Chicago

Josh Reams, wheres my gun, 2018, acrylic, oil, sawdust, ash, dyed rag, and soil on canvas, 60 × 50".

Josh Reams, wheres my gun, 2018, acrylic, oil, sawdust, ash, dyed rag, and soil on canvas, 60 × 50".

Josh Reames

ANDREW RAFACZ

In each of the four paintings in Josh Reames’s exhibition “BO-DE-GAS,” uniformly distributed idiomatic images floated graphically on raw canvas surfaces. Punctuating each of the intimate gallery’s four walls, the paintings were supplemented with three black, wall-mounted handrails that sported a selection of attitude-declaring bumper stickers. The works are stylistically indebted to the appropriation work of the 1980s, such as the commodity-driven, logo-festooned work of Ashley Bickerton, Matt Mullican, and Peter Nagy, and to the later work of Laura Owens. Yet Reames’s lexicon of found imagery is devoid of critical engagement with the updated questions of authorship, originality, and the authority of painting. Instead, his paintings imitate and aggregate languages of critique, not as a counterposition but as a nullification of those conditions of representation.

Wheres my gun, 2018, comprised a taxonomy of images—a black-and-white illustration of a skeletal hand, a directional arrow, a distorted police badge, a flute, a lizard’s foot, and a contour of a cartoon horse. These commonplace signs are interspersed with abstract paint marks, scribbles with drop shadows, and smears of soil mixed with acrylic medium. Rarely do any of Reames’s images overlap; instead they occupy even portions of the picture plane. Separation is the primary logic; together, the images struggle to constitute any meaningful discussion of signification. Wheres my gun was unique in the group of paintings in that the artist deployed a twisted rope as a structuring element to compartmentalize two image fields. The two handrails that bracketed wheres my gun nearly touched the canvas’s edge. Installed at hand height, opinion rail (01) and opinion rail (02), both 2018, were emblazoned with the slogans remember america?, friction is a drag, and there is no god. Vaguely cynical, the stickers begin to suggest a critical attitude, one that was also invoked in probable cause, 2018, in which a painted sign reading stop, a battery, a thunderbolt, a row of staggered rifle butts, a pair of Caucasian hands gripping prison bars, and an American flag seen through the shape of Florida hint at a lukewarm discourse on justice and power. Still, the intrusions of watery gradients of paint and colorful smears detract from a critical reading.

In XXX, 2018, Reames reveled in shallow illusionary play with drop shadows. The upper-right and lower-left corners of the painting, which is compositionally built around a diagrammatic viper head, are dominated by two-dimensional hard-edge geometries that contrast with the organic edges of the shapes around the snake motif. The proximity of a longer rail installed just below the painting underscored visual equivalents between the vocabulary of the painting and the platitudes on the manufactured metal bar: i brake for wild mushrooms, live fast troll hard, and wish you were beer. And although both the rail and the canvas are types of supports, indifference is what gets propped up in these uniform compositions. Compounding this effect, the matter-of-fact paint handling conveys a print-like verisimilitude, another form of detachment into the field of signs, mantras, and codes peppering Reames’s cultural aggregates.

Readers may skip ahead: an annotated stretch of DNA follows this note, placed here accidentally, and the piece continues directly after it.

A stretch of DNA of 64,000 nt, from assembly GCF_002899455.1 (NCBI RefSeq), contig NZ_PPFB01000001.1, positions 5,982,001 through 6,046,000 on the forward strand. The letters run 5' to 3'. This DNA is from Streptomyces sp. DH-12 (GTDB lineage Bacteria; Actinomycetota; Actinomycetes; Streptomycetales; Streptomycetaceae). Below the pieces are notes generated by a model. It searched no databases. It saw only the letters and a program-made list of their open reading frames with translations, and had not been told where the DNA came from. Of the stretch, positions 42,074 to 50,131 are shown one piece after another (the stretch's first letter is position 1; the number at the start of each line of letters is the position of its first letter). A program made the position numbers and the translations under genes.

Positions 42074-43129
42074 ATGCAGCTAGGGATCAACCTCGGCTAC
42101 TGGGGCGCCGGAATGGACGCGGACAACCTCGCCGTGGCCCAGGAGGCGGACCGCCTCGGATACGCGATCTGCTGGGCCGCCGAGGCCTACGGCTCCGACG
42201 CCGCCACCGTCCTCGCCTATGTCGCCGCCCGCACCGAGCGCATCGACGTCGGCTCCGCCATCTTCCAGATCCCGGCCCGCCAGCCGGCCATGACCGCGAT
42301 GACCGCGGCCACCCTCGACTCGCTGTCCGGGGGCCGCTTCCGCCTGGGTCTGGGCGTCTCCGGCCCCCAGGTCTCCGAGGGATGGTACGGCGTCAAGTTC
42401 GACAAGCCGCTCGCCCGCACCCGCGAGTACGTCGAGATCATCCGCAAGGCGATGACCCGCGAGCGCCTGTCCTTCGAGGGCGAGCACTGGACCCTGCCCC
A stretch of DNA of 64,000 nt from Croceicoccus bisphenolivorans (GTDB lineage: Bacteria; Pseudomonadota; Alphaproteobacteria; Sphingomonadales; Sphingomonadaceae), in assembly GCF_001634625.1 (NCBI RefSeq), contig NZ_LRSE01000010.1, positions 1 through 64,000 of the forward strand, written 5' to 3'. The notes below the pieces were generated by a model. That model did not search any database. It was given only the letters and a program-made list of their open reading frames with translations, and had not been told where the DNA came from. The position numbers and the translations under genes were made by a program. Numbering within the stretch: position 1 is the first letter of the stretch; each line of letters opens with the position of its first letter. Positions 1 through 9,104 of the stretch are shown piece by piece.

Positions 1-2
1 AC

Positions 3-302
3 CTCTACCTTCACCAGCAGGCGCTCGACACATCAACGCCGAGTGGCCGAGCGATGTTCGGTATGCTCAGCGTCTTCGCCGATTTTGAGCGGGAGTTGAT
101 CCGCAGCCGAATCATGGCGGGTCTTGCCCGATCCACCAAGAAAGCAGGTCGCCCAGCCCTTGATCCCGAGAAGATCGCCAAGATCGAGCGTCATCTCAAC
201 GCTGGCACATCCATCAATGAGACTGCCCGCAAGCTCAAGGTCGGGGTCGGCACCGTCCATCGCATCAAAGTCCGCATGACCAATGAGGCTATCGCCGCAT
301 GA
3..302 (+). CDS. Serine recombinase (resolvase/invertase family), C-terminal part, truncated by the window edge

In the adjacent gallery, Reames curated a group exhibition titled “Reunion Tour” that brought together the work of fifteen artists. The contributions varied wildly, from Sam Lipp’s multicolor fabric flag, whose stripes each sported a single patch of camouflage, to Vincent Dermody’s three concrete-encrusted beer growlers. Perhaps the work that was most sympathetic to Reames’s unimpassioned method of appropriation was Ron Ewert’s Vial Devil Ego, 2018, an allover gestural line drawing that appears digitally reversed, enlarged, and transferred onto a large canvas. Also making an appearance in Reames’s teeming curatorial exercise was Siebren Versteeg’s Painting Robots, 2018, a three-part tableau of assemblages that includes a welding mask with protruding hair braids, an electronic cigarette, a Styrofoam head supported by three paintbrushes, and a vertical foil bag with a single paintbrush emerging from its center. Versteeg’s absurd objects tease out risky questions regarding the cultural hierarchies of painting and the authority of the painter. Here the tropes of gender and genius and the fetishization of skill are melded into a stylistic formula that problematizes rather than essentializes painting’s energies. Reames’s compositions, on the other hand, reinforce the familiar homogeneity of signs taken out of context. As with the title of the exhibition, “BO-DE-GAS,” a reference to a scene from the 1998 Dave Chappelle movie Half Baked, Reames appropriates for style, not to critique.

Michelle Grabner